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johnnie Posted - 12/17/2004 : 11:38:53 AM
Folks,

I have sat on this information for a few months, but Jana's post on the Lost Cherokees sent me over the edge.

Stevie, are you listenin'? This is in your backyard.

Last year the Indiana State legislature passed the Native American Indian Commission bill. Due to the work of three native women, Sally Tuttle, Debra Haza, and Rebecca Martin, as well as other native women, including my wife, Leann, the Commission came into being.

The Indiana Commission is composed of sixteen members, eight appointed from various state agencies, and eight "Indians" from the various regions and tribes in Indiana.

Indians 5, Wannabes and non-Indians 11.

This is what happened. Only two Indian women were appointed to the Commission, and only one of those is a "real Indian." The other woman is a "lost Shawnee" or some such tribe. The chairman, one Brent Gill, is a sherrif or Marshall of the Southern Cherokee Nation. He came by his "Indian blood" according to a news source, when he heard the water running in a spring fed stream. I kid you not, it was in the paper so it must be true.

There are other Indians on the Board, a total of five of the sixteen seats are held by people who are part of the Indian community. The other eleven are either non-Indians or cosmic Indians.

Stevie has problems with the commission and I agree with some of his logic but, hey, right now it is the only dance in Indiana. Meantime, this Gill character has stopped all communication from members of the Indian community with members of the Commission. No commissioner is allowed to communicate unless it is "through channels," meaning the marshall of the Southern Cherokee Nation, hiz honner,' Big Chief Gill.

The story gets worse because the local Indian Center in Indiana is run by a board of Directors where the principle officers are, you guessed it, two men with spurious and undocumented claims to Indian blood. Now, the only two avenues of expression for Indians in the whole dang state of Indiana are controlled by what I call "cosmic Indians."

They became Indians when the brooks gurgled "you are Indian my forest child, go forth and teach others this message." What a crock.

Johnnie
30   L A T E S T    R E P L I E S    (Newest First)
~Robin Posted - 09/29/2006 : 10:42:56 PM
For a very talkative person, I have only this to say, Johnnie's real and for real.
johnnie Posted - 09/29/2006 : 09:17:33 AM
Frybread,

Am I real? Not sure of the implications of that question since there is currently a campaign to smear me headed by the chairman of my tribe and his paid hacks.

"Am I real and what constitutes real" What, you been reading Kirkegaard and don't understand it?

Want me to analyze your moniker? Someone comes on here, a newbie, and uses a generic "Indian name" to pose circular questions? My immediate suspicion is that you work at 1601 Gordon Cooper Drive in Shawnee and your paycheck has Rocky Barrett's signature on it.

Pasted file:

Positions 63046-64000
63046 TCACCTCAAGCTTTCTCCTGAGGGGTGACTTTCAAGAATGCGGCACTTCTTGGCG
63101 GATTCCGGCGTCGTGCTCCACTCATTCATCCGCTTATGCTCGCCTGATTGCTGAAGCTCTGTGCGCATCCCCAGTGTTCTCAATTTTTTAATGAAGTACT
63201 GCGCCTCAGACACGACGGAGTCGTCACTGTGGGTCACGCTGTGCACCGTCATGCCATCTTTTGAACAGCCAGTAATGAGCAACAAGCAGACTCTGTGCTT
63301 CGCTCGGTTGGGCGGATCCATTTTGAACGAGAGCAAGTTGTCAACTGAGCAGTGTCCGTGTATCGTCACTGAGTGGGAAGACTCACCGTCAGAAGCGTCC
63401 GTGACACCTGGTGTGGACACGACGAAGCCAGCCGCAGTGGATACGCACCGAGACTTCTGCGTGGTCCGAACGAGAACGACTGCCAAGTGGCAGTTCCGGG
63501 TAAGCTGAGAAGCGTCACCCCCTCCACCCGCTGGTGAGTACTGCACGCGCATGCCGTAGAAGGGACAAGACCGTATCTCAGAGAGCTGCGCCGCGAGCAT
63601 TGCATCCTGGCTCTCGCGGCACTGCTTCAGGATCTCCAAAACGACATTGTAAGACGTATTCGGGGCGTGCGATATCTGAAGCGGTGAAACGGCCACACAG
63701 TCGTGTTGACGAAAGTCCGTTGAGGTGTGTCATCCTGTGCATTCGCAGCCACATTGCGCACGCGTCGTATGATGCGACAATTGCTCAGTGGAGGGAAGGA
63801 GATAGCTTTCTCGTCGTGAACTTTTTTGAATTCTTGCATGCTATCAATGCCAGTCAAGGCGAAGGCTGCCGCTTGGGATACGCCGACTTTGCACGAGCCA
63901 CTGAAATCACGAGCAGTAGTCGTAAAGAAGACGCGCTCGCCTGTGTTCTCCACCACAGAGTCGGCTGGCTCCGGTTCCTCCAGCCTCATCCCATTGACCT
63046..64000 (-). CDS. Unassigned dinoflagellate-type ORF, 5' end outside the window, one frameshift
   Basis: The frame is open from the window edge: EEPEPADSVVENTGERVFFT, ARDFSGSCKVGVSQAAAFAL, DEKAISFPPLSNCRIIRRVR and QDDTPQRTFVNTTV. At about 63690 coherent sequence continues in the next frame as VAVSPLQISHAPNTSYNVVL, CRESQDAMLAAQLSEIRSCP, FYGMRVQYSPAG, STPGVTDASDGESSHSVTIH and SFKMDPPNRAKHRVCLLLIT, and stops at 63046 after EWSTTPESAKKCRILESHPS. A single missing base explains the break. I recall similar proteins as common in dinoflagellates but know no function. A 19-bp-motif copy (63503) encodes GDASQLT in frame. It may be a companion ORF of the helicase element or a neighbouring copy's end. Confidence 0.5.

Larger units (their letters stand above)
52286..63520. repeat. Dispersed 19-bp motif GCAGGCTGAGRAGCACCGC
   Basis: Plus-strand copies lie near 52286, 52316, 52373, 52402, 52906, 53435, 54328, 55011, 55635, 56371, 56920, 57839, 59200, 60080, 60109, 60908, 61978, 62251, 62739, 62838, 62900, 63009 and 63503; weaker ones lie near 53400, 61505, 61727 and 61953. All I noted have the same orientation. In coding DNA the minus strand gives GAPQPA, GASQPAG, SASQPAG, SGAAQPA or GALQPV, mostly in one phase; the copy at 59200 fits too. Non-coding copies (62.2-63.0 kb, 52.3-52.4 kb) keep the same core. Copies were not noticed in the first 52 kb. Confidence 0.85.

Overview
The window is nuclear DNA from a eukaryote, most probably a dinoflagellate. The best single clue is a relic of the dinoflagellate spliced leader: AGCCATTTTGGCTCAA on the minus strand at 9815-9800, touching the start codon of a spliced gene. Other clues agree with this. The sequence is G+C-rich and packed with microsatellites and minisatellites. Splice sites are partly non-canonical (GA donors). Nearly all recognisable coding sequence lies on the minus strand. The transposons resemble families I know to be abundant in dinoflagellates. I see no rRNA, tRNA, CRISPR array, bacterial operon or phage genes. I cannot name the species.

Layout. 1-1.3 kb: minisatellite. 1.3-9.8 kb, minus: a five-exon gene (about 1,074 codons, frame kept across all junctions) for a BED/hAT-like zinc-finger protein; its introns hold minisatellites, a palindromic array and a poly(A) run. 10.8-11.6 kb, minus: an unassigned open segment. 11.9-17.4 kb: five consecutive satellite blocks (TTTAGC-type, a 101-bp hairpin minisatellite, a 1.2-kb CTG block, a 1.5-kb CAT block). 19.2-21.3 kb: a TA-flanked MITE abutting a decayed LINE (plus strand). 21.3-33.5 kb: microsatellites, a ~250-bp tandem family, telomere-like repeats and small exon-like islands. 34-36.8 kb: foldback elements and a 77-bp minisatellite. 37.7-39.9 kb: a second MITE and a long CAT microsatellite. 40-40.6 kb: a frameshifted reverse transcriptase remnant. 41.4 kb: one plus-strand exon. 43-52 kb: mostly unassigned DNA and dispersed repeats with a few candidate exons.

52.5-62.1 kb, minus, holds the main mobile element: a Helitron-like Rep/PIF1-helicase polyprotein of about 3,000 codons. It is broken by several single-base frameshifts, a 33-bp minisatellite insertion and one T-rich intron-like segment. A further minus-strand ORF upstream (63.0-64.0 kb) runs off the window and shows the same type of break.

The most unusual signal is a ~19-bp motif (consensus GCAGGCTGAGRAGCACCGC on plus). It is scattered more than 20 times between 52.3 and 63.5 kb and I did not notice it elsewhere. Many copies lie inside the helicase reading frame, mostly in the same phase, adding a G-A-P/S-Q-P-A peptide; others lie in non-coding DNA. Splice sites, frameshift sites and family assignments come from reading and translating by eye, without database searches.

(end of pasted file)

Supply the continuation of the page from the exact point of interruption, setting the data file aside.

If that is not true, and you can tell me who you are, then we can talk. Otherwise, smear away, but be prepared to defend your allegations.

Johnnie
thunderbeing Posted - 09/29/2006 : 04:34:37 AM
.....Johnnie, I dont think it would be appropriate, 4 me to comment on this issue...BUT your term " cosmic indian" is the most accurate dead on description 4 nailing a label on my frustrations with new agers we deal with out here...thanks, and my best hopes for the outcome of your problem....^^^^T.
Grammak Posted - 09/28/2006 : 9:18:53 PM
quote:
Originally posted by FryBread

LightEagle looks like he is talking a little truth here. Johnnie looks like all he is out to do is just insult people and divert attention. Johnnie, here is a question: Are you Real? And what do you constitute as real?



Yes, Johnnie's Real. Read a few of his posts and you may get a feel for how much he cares about what happens in Indian country.
ArikaraDiva Posted - 09/28/2006 : 5:31:05 PM
I was reading this thread from the begining and all of the claims of William Braford realy got to me so I started to do some research. For those of you who don't know Mr. Bradford resigned from his law school professorship amid accusations he made false statments on his resume regarding his military honors. Mr. Bradford was holding himself out as an "American Indian War Hero" who was being punished for not signing a faculty petition supporting,of all people, Ward Churchill. I didn't find any articles attacking his claims of native ancestry and supposidly he is, or was at one time, a judge at Ft. Sill. Anyway, google "professor William Bradford" and it's all there. Hopefully some of the members he wrangled with will feel vindicated.
acomabrown Posted - 09/28/2006 : 3:51:24 PM
are you serious..wheres incoming baby when you need him? lol
FryBread Posted - 09/28/2006 : 12:05:36 PM
LightEagle looks like he is talking a little truth here. Johnnie looks like all he is out to do is just insult people and divert attention. Johnnie, here is a question: Are you Real? And what do you constitute as real?
E.Y.Y. Posted - 09/18/2006 : 4:41:55 PM
quote:
Originally posted by johnnie

Hmmm, "lighteagle?" Is that a Cherokee name. Might it be "Eagle of Light," or mayhaps has to do with the weight of the eagle? In which case a "light eagle" would be one that cannot hunt?

Jess Askin



@johnnie. I figure hes a Philadelphia Eagles fan. They
was playin real light yesterday....jess sayin....

johnnie Posted - 09/18/2006 : 11:52:27 AM
Folks,

Saw this thread change this am when I checked in. So I changed the name and will withdraw.

I will not comment on it, up to the Cherokees to argue with Mr. Lighteagle.